WVa Trial Expert: Drugmakers downplayed marketing risks | West Virginia News

By LEAH WILLINGHAM, Associated Press

CHARLESTON, W.Va. (AP) — Lawyers for the state of West Virginia wrapped up the first week of a lawsuit against three major opioid makers on Friday by outlining how drug companies renamed the highly addictive drugs it there are decades to expand their base of prescribers while minimizing risk.

The trial began Monday in the state’s case against Johnson & Johnson subsidiary Janssen Pharmaceuticals Inc., Teva Pharmaceuticals Inc., AbbVie Inc.’s Allergan and their family of companies.

On Friday, state attorneys spent hours questioning Matthew Perri, a pharmaceutical marketing expert who said he “carefully” reviewed thousands of pages of companies’ marketing materials.

Much of Friday’s early testimony related to materials produced by Cephalon Inc., a company acquired by Teva, to sell fentanyl drugs Actiq and Fentora.

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Perri described a “paradigm shift” in the late 1990s to early 2000s in which companies shifted from marketing opioids as drugs designed for terminal cancer patients to drugs designed to treat long-term pain.

Documents used by sales reps to market the drugs downplayed or failed to mention the addictive risks associated with opioid use, Perri said. Instead, the marketing described the drugs as “safe and highly effective” in controlling pain and “improving functionality and quality of life” for patients.

“It broke down the barriers that existed and effectively lowered the bar” for prescribing opioid drugs, he said. “Opioids could be prescribed earlier in the treatment process, with less worry.”

A 2010 training manual used by salespeople marketing the morphine drug Kadian repeatedly downplayed the risk of addiction among users. Allergan owns the rights to Kadian.

“Despite the persistent unscientific beliefs of some clinicians, there is no evidence that simply taking opioids for a period of time will lead to addiction or dependence,” the document states.

The report says that “it seems likely” that most patients who abuse opioids as part of pain management practices have had an “abuse problem” beforehand.

“This topic is so important and there is so much misinformation out there,” it read.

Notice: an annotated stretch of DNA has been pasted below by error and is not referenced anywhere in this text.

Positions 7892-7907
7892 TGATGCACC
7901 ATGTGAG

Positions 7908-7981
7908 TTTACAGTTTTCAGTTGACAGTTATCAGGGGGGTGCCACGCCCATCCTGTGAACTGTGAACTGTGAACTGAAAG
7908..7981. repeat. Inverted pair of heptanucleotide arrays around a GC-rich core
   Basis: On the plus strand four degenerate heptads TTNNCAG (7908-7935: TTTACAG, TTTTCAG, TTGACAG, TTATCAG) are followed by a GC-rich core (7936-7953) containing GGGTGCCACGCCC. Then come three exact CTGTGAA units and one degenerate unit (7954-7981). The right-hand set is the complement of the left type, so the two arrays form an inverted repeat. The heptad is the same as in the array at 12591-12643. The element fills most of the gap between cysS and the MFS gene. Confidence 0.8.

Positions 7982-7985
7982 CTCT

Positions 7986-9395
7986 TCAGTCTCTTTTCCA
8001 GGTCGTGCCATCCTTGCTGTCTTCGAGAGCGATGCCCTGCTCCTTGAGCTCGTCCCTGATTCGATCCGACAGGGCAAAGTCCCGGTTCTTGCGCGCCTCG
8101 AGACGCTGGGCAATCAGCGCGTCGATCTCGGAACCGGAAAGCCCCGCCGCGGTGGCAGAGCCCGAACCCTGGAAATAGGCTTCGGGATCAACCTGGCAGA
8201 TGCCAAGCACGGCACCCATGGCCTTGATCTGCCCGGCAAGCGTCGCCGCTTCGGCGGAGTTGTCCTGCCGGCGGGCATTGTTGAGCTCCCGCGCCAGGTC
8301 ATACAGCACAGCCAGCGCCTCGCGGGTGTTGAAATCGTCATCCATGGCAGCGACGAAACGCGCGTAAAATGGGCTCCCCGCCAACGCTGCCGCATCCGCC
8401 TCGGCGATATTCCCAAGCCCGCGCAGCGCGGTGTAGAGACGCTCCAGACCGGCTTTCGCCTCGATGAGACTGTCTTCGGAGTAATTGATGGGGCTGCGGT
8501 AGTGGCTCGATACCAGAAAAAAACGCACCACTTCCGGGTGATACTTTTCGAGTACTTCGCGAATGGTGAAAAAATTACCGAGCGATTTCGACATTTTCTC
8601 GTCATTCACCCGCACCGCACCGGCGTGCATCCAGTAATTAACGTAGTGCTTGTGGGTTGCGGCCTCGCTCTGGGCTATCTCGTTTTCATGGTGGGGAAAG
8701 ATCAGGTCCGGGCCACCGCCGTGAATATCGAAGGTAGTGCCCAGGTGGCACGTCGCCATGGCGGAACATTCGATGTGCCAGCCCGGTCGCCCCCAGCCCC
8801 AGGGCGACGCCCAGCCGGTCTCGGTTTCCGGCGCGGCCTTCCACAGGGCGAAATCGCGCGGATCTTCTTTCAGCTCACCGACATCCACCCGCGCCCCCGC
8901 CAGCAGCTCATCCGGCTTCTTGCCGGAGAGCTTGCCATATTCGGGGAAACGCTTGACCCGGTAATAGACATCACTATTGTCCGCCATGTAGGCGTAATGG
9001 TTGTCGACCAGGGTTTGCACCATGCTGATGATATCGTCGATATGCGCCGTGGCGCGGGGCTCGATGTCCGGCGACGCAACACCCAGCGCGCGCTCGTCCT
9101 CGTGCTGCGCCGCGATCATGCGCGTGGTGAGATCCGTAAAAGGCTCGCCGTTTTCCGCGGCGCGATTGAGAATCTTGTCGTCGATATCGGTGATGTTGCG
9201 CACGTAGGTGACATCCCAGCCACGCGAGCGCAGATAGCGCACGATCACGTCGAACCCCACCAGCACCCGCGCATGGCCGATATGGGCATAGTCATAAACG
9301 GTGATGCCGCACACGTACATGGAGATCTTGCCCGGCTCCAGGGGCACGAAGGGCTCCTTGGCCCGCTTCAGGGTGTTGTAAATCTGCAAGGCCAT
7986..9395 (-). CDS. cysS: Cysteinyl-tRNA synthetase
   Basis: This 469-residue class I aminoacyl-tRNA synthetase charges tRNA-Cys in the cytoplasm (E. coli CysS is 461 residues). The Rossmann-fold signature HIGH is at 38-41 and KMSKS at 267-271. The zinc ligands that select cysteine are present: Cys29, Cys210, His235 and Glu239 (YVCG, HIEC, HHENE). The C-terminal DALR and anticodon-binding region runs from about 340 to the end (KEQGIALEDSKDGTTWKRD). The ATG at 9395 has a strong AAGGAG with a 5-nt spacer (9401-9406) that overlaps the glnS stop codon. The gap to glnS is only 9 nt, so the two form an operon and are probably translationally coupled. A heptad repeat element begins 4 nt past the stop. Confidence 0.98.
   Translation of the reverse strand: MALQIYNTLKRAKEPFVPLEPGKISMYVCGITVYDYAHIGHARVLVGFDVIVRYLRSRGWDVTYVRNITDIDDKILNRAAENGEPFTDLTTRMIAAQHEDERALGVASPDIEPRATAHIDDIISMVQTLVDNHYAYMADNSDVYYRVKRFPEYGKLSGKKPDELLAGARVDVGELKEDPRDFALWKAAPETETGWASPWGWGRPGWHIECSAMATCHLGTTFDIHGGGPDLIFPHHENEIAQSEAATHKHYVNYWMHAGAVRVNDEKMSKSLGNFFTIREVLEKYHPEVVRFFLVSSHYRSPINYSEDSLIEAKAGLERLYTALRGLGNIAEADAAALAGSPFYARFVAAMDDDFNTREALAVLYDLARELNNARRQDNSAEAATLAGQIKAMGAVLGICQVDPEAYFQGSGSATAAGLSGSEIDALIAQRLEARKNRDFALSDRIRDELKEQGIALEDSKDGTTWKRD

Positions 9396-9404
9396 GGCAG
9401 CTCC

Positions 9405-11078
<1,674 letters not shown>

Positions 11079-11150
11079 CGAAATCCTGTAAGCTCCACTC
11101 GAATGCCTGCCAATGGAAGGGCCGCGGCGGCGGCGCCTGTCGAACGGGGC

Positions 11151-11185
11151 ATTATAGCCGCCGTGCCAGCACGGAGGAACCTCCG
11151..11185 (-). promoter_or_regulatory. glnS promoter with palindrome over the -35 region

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Earlier in the week, the judge heard a video deposition from the new White House drug czar, Dr Rahul Gupta, who said the opioid epidemic had gotten so bad in ravaged West Virginia by drugs that the state had difficulty finding adoptive parents. children.

Gupta previously served as West Virginia’s health director from 2015 to 2018 and executive director of the Kanawha-Charleston Health Department. He was confirmed last fall by the US Senate as director of the White House Office of National Drug Control Policy.

His testimony was recorded before he was appointed to his position in the White House.

West Virginia has long led the nation in drug overdose death rates. Gupta said the opioid crisis has also led to an increase in public health issues such as cases of hepatitis B and HIV and neonatal abstinence syndrome, withdrawal in newborns caused by exposure to drugs in the womb.

The lawsuit filed by Attorney General Patrick Morrisey accuses the companies of creating a public nuisance and violating the state’s credit and consumer protection law.

Lawyers for the companies said in their opening arguments Monday that their individual products in question had considerably less than 1% of the market share in West Virginia, were medically necessary prescriptions and could not have contributed to the health problems. state opioids.

In November, a California judge ruled in favor of Johnson & Johnson, Allergan, Endo International, Teva and others, saying local governments failed to prove in a lawsuit that drug companies used deceptive marketing to increase unnecessary opioid prescriptions and creating a public nuisance.

Nationwide settlements were finalized in February by Johnson & Johnson and distributors AmerisourceBergen, Cardinal Health and McKesson regarding their role in the opioid addiction crisis. This paved the way for $26 billion to go to almost every state and local government in the United States. West Virginia previously reached settlements in separate lawsuits, including $37 million with distributor McKesson in 2019, $20 million with Cardinal Health and $16 million with AmerisourceBergen in 2017.

In Charleston, a separate lawsuit ended last summer in federal court in a lawsuit accusing AmerisourceBergen, Cardinal Health and McKesson of fueling the opioid crisis in Cabell County and the city of Huntington. This judge did not indicate when he will rule.

Copyright 2022 The Associated Press. All rights reserved. This material may not be published, broadcast, rewritten or redistributed.

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